Alcohol consumption during murine acquired immunodeficiency syndrome accentuates heart pathology due to coxsackievirus

R. Tomás Sepúlveda, Shuguang Jiang, David G. Besselsen, Ronald R. Watson

Research output: Contribution to journalArticlepeer-review

10 Scopus citations


Alcohol, especially after prolonged and excessive consumption, results in marked alteration of host immunity and increased susceptibility to infection. To determine whether ethanol consumption exacerbates coxsackievirus B3 cardiomyopathy during murine acquired immunodeficiency syndrome (AIDS), female C57BL/6 mice were infected with LP-BM5 retrovirus and administered 40% ethanol both in water and in solid agar-based form. Cardiac histopathology was semi-quantitatively assessed for lesion severity and induced production of splenocyte: interleukin (IL)-2, IL-4, IL-6, tumour necrosis factor-α and interferon-γ were determined. Ethanol consumption during murine retrovirus infection increased coxsackievirus-induced myocarditis in 85% of the animals and also exacerbated the lesion severity. Mice infected with retrovirus and co-infected with coxsackievirus showed significant heart lesions. Retrovirus infection suppressed Th1 responses, causing cytokine dysregulation and immunosuppression, which facilitated coxsackievirus-induced myocarditis. Our data suggest that ethanol consumption heightens the cytokine imbalance to favour a Th2 response by enhancing Th2 and/or by suppressing Th1 function. In conclusion, murine AIDS facilitated severe cardiotoxicity during coxsackievirus infection, while non-retrovirus-infected mice were resistant. These effects were accentuated by ethanol consumption.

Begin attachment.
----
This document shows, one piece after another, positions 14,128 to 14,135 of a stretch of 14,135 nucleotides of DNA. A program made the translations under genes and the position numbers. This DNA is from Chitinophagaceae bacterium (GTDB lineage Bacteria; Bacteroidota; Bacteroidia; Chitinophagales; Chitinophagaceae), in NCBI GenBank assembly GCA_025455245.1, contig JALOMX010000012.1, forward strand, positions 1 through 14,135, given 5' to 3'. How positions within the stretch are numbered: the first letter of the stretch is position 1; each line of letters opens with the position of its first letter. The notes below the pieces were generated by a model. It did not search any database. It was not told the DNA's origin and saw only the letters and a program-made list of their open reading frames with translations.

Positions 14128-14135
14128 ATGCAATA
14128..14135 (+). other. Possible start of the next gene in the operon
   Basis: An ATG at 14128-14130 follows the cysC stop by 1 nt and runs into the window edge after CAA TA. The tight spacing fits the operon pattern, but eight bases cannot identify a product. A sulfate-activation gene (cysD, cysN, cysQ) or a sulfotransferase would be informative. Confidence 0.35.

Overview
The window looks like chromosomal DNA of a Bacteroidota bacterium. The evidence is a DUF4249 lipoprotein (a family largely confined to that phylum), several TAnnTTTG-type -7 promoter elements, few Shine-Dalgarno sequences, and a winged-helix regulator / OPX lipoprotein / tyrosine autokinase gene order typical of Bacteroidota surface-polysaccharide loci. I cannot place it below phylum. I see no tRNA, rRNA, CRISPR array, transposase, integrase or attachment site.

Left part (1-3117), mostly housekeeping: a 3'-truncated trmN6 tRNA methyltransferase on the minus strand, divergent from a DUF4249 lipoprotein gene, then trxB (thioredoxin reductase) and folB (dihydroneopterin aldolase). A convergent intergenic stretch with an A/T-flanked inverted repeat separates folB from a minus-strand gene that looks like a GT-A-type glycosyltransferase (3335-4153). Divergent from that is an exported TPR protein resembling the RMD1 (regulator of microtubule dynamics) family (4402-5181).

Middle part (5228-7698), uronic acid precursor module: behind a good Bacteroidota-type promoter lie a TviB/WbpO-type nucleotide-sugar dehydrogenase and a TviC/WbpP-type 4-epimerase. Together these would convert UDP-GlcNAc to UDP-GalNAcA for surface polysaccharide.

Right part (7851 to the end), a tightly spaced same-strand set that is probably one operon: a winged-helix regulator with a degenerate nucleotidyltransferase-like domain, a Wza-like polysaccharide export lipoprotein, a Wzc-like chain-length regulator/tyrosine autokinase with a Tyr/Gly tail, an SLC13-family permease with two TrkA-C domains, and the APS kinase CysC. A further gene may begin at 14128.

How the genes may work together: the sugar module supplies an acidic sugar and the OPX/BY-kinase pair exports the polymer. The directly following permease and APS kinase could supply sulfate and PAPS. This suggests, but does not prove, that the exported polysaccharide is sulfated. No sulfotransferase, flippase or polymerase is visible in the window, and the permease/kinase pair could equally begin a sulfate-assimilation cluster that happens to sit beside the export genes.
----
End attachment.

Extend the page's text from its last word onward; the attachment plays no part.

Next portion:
Original languageEnglish (US)
Pages (from-to)157-163
Number of pages7
JournalAlcohol and Alcoholism
Issue number2
StatePublished - 2002

ASJC Scopus subject areas

  • Medicine (miscellaneous)
  • Toxicology
  • Psychiatry and Mental health


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